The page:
be called 'multiple establishment': let the state subsidize religious institutions, but do so for all, apportioning funds according to their size.
Madison's view was clearly expressed in his Memorial and remonstrance against religious assessments. Religion, he maintained, was a matter of opinion, and the government dared not try to coerce assent, as, he claimed, Virginia was doing. Henry was the main opponent of Madison's proposal to disestablish all churches. Madison, an adept politician, helped see to Henry's election to the governorship, thus depriving the state legislature of his voice. Madison and his colleagues then gathered support around the state and in 1786 Jefferson's bill passed by a vote of 76:2c.25
A couple of years later, Madison busied himself in selling the Constitution to the states, whose legislatures had to ratify it. Contributing to the Federalist Papers, he argued that 'security for civil rights must be the same as for religious rights; it consists in the one case in a multiplicity of interests and in the other in a multiplicity of sects'.26
In 1789, with the Constitution ratified and in force, arguments like those in Virginia now reached representatives of all the states. After agonizing argument, the formulators came up with two clauses, totalling sixteen words: 'Congress shall make no law respecting an establishment of religion nor prohibiting the free exercise thereof. They had to settle for that first word, 'Congress'. They dared not interfere directly with cherished state policies, but they had set in motion a force of understanding that eventually came to prevail in federal courts. The two clauses, meanwhile, were seen from the beginning sometimes to be in conflict: undercutting establishment could mean that some forums, which religious groups had hitherto considered places for free access, were now beyond their reach. That did not look like 'free exercise'.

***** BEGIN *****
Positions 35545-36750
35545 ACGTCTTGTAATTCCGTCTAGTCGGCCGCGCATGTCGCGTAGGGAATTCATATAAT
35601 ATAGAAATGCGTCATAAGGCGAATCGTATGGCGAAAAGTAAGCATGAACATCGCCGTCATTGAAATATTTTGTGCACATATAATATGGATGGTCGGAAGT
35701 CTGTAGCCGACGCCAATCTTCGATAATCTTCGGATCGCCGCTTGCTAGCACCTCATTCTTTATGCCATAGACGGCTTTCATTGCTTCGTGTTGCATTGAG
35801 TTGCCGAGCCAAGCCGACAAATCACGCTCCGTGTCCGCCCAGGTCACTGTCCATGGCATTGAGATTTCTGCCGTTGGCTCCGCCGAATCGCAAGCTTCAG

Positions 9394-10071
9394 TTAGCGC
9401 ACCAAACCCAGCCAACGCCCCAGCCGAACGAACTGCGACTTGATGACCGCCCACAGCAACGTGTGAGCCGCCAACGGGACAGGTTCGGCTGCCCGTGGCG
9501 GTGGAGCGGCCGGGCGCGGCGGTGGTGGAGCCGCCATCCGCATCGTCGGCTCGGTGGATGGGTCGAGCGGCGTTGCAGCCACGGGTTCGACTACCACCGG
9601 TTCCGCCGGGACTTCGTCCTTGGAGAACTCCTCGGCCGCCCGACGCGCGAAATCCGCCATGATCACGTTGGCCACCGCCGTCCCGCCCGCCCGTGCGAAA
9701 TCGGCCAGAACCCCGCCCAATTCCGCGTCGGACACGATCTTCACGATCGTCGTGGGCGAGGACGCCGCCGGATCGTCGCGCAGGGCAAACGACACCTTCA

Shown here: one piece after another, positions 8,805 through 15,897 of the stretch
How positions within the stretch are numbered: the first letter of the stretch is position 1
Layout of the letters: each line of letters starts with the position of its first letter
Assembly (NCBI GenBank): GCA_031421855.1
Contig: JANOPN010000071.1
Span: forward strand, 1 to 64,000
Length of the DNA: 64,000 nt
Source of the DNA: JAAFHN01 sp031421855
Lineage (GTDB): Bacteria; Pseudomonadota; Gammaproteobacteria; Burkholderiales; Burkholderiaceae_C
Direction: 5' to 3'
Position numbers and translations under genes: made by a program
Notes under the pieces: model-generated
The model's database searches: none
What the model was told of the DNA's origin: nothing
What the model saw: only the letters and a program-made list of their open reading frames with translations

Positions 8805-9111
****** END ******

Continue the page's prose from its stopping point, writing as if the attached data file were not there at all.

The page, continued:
What, one might ask, was so revolutionary about this amendment? Taking a long historical view the answer is a great deal, a revolutionarily great deal. For 1,400 years, since the age of Constantine in the Roman Empire, wherever Christians were a strong presence they favoured and often held a monopoly or at least a privileged status at the hands of a complicit government. Christians then could do to others what had been done to them by the Romans: try to force compliance and then to deprive non-Christians of rights or citizenship or even survival. That period and approach ended with the First Amendment.
Those like Henry in Virginia and any number of New Englanders who feared that disestablishment would mean a decline in morals and virtue, to say nothing of church growth - who would finance religion, and how would they do so? - protested or turned sullen and uncooperative. Yet experience after the
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